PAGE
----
As many readers of this blog are aware, I have been frustrated by the lack of transparency and communication from academics and department administrators with respect to the process of submitting, reviewing, and approving major corrections post-viva. Well, today I finally heard something from my internal examiner, and unsurprisingly the process is going to take at least another week!
I posted the details of my correspondence on Facebook and received some interesting comments. I do not want to divulge too much of my frustrations for the moment, out of respect for the on-going corrections and my examiners (as difficult as that is right now). Suffice to say, things have taken too long, emails with electronic copies of my thesis have been lost/deleted/ignored, and coordination between the two examiners has taken longer than expected. This should happen next week, but I was not given any sense of when a decision will be made.
This totals a minimum of 2 months of stress and anxiety, which personally I find unacceptable!
Maybe I should have indulged in this product to get a better viva result!
But let's get a little serious.
I am not going to place all the blame on the examiners because I understand that they both have busy schedules in their own right. But departments should have mechanisms in place to ensure that the examiners are reminded to contact a candidate, and that candidates are not left out in the wilderness waiting to hear about their future with no guidance. We as students shouldn't have to fight for departments to do better, but we must do in order to ensure that future students do not experience the same problems and frustrations that I, for example, have personally experienced.
One comment on my Facebook rant (and it was a rant, but a deserved one, trust me!) was that such behaviour would be unacceptable in the private sector. While there is certainly a valid concern about higher education institutions becoming more privatised, I do feel that the management and administration of the higher ed sector could benefit from some of the efficiency and accountability of the private sector. And while some may stress that academics are put under too much pressure due to administrative duties, I would argue that examining a PhD thesis is an academic responsibility. Furthermore, if you choose to award major corrections, you should prepared to support that student since you made that decision! And administrators need to both support and manage academics to a point, to ensure that their responsibilities to students are not neglected amidst teaching duties, research leave, or admin duties.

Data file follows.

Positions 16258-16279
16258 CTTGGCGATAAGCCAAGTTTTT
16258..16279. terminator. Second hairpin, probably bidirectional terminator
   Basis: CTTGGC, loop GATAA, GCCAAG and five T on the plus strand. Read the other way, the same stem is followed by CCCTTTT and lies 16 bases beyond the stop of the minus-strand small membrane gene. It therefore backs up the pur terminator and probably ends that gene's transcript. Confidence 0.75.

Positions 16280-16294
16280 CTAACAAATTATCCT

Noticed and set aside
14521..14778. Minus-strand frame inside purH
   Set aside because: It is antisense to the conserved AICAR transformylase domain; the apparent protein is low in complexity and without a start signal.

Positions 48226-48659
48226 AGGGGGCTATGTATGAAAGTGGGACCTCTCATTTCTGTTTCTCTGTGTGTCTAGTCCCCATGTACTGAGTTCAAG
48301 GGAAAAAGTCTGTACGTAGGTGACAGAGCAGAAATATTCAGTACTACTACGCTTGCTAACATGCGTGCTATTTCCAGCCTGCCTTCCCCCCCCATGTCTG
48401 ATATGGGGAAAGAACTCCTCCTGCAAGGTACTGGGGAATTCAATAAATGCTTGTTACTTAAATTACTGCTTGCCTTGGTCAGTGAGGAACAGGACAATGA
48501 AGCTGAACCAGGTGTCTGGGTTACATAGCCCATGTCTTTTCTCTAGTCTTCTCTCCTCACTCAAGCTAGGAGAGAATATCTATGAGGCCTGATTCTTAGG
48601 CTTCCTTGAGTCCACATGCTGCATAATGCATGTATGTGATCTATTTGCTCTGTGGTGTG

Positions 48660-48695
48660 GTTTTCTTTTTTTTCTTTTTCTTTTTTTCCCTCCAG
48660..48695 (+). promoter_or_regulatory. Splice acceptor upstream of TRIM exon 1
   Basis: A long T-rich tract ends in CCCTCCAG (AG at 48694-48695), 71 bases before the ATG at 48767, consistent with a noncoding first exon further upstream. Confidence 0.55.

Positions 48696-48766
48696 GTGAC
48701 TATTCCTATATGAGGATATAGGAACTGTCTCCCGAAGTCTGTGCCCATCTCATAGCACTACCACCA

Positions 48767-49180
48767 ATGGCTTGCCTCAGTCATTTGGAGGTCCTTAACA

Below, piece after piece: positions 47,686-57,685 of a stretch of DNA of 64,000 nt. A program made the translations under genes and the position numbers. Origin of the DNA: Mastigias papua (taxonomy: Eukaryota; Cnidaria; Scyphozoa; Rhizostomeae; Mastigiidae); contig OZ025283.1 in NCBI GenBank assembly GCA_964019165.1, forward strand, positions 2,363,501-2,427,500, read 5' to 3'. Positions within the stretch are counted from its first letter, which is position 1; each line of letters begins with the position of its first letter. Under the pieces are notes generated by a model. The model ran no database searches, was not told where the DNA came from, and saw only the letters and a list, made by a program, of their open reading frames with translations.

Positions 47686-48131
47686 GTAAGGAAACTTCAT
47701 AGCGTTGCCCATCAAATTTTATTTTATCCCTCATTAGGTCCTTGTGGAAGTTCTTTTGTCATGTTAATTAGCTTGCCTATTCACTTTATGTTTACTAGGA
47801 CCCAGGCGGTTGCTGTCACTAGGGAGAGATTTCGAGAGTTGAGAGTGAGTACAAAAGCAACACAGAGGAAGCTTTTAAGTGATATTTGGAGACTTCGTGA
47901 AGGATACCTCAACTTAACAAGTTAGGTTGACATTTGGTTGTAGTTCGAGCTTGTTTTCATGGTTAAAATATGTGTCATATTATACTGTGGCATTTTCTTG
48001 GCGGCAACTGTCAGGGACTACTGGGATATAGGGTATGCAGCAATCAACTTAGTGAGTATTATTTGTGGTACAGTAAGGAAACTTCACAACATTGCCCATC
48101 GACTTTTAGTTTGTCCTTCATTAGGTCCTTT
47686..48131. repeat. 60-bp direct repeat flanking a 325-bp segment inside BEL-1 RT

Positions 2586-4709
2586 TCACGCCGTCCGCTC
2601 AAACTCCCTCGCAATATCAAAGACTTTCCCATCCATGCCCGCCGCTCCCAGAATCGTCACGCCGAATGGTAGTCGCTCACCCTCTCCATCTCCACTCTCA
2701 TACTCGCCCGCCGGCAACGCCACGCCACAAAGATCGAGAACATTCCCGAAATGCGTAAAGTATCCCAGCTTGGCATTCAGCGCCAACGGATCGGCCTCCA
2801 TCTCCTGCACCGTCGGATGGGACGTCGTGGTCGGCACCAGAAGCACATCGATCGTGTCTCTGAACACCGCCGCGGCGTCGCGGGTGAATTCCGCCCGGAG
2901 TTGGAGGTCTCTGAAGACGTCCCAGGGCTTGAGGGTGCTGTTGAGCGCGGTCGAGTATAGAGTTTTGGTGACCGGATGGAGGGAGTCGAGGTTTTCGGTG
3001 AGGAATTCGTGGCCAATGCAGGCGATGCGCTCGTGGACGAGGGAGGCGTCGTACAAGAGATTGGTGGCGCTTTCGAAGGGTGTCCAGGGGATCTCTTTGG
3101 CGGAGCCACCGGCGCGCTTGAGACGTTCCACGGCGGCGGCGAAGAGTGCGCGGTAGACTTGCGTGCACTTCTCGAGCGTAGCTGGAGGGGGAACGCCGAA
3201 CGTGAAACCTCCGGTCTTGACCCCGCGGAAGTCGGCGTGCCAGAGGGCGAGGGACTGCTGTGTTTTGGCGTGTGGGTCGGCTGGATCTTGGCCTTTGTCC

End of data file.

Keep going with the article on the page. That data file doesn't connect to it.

Another comment stressed that my situation simply would not happen in the US, and for any readers of this blog in the US, I am very envious of you! As my friend wrote:
"since external examiners are pretty rare, everything is done in-house and everyone is accountable within their department. The U.S. oral defense of the thesis is a bit of a joke since it's a given that you pass - the examiners have to give you the result while you're standing in front of them, and they've all read the thesis already so therefore don't let you stand for the oral unless they have already decided that you pass."
I like that it seems more like a formality, and you can go into the defense confident in the result and that you can start moving forward with your life beyond the doctorate! Now, I get that no system is perfect, but the US system seems to understand more the need for doctoral students to move on after the viva and after the PhD.
As it stands for me, this is how my submission timeframe looks:
- July 2014 - Thesis submitted
- August 2014 - First contact from examiners setting the viva date
- September 2014 - Viva held and major corrections awarded. List of corrections given and I began work on them immediately, although I had 6 months to complete them.
- February 2015 - Thesis corrections submitted
- April 2015 - First contact from examiners, have not coordinated with each other yet
And that doesn't even count as the end of the saga! Another friend is going through the exact same process as me, and enumerated 3 different scenarios which could happen next:
- They read it, they like it, they email saying that they are filling out the paperwork for leave to supplicate.
- They read it, they more-or-less like it, and you are given less than a month's worth of corrections.
- They read it, they don't like it, you get re-viva'd.
Let's pray for the first one! If it is the second outcome, then I imagine that it could be an entire year from original submission to this drama being over. But if I do have another viva, this time I will take a cue from xkcd:
But all this means is that the future is stagnated for PhD students with major corrections or referrals. I am starting a new job in September and my dreams of graduating by that point are slipping away with every delay that is incurred!
Another friend wrote that my university has had 800 years to get the defense process sorted! Hopefully, it won't take another 800! Well, not if I have any say in the matter!